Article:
You may not realize it, but many English words have their origins in Arabic language. Here are some pretty common ones whose backgrounds I think are particularly interesting:
Alcohol (الكحل) – Originally meaning a finely ground or sifted material, and eventually meaning a purified material or “quintessence,” achieved through a distillation process.
Algebra (الجبر) – Meaning “completing or restoring broken parts.” The mathematical meaning derives from a 9th century book that was not translated into Latin until the 12th century. The origins of Algebra can be dated back to the Babylonians, who developed advanced mathematical systems which included algorithms.
Candy (قندي) – Stemming from the word, “qand,” meaning sugar cane, which was cultivated with artificial irrigation by the medieval Arabs and exported to the Latins.
Coffee (قهوة) – Coffee was first cultivated in Yemen in the 15th century, and quickly spread throughout the region, becoming particularly popular in Turkey. Cafe Mocha was named after the Yemeni port and coffee exporting city of Mocha.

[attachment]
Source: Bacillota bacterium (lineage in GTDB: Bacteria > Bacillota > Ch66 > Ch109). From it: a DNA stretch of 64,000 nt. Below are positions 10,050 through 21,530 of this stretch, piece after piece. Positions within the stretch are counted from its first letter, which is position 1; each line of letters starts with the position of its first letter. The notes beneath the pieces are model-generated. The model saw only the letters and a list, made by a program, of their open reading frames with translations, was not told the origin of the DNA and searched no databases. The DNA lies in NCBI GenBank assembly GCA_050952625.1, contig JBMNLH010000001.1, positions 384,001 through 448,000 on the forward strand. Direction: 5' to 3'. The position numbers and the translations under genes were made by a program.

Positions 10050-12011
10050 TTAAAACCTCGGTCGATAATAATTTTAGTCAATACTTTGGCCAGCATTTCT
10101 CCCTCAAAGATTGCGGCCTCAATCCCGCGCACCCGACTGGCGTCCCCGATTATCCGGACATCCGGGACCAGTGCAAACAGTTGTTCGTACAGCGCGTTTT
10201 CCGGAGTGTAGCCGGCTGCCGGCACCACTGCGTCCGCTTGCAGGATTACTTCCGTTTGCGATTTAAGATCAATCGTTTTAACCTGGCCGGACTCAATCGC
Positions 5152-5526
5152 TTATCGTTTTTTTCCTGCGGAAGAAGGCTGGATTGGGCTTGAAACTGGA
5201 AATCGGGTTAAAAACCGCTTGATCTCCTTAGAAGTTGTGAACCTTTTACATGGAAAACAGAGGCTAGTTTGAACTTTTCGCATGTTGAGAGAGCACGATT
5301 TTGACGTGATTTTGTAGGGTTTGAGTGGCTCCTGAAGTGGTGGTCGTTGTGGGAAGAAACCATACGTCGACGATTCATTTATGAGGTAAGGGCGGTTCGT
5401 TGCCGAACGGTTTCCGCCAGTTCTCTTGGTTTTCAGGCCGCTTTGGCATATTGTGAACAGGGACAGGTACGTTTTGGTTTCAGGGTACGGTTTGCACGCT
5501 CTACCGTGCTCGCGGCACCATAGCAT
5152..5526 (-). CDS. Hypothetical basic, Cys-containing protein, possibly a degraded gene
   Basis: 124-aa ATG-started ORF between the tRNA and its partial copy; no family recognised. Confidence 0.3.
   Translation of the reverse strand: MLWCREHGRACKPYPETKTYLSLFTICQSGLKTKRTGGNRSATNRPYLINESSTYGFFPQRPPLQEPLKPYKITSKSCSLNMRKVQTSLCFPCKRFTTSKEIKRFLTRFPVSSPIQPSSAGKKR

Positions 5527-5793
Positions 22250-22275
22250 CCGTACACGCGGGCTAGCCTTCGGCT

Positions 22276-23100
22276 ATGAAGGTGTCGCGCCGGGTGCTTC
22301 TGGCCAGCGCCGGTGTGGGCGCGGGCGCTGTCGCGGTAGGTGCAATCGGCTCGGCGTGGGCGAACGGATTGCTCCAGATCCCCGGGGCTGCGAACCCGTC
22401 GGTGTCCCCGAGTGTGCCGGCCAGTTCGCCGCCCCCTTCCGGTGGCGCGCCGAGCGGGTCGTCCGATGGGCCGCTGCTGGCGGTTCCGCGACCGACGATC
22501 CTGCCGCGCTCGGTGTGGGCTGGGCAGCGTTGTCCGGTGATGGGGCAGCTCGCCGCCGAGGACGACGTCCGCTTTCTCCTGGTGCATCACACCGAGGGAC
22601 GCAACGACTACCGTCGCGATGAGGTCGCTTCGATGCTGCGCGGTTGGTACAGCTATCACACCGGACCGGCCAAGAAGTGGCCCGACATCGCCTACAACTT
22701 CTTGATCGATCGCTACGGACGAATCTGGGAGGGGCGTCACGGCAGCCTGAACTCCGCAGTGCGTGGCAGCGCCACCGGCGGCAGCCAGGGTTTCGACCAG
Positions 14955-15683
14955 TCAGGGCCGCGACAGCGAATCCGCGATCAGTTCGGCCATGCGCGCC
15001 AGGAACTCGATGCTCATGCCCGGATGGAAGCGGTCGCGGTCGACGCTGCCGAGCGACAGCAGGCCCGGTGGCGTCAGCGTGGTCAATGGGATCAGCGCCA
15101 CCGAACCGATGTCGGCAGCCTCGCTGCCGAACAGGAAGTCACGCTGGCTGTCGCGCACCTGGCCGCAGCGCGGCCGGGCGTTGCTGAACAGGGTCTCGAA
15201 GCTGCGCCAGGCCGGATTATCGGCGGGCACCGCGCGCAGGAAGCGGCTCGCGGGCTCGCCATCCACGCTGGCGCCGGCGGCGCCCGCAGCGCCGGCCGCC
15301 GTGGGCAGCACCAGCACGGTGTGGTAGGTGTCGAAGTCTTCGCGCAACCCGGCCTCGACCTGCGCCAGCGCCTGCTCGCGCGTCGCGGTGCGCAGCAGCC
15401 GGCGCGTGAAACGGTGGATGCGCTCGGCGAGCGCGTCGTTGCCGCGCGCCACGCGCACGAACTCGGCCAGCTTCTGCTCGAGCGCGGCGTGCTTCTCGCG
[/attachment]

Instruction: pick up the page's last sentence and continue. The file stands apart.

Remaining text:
Ghoul (غهول) – Ghouls are a staple of Arabic folklore, and were first introduced to the Western world in a French translation of 1,001 Nights.
Giraffe (جرافة) – Giraffes and their distinctive appearance were discussed by medieval Arab writers. The animal was first introduced to Italy from a zoo in Cairo in the late 13th century.
Mattress (مطرح) – Stemmed from the Arabic verb “tarah,” to throw, and became known as a padded blanket to lie upon.
Sugar (سكر) – Cane sugar originated in India but was produced by medieval Arabs on a larger scale. The modern words for sugar in English, French, Italian, Spanish, and German all stem from Arabic.
There are dozens of other examples like these. I think they all serve as an important reminder of how interconnected different cultures are, whether or not we realize it.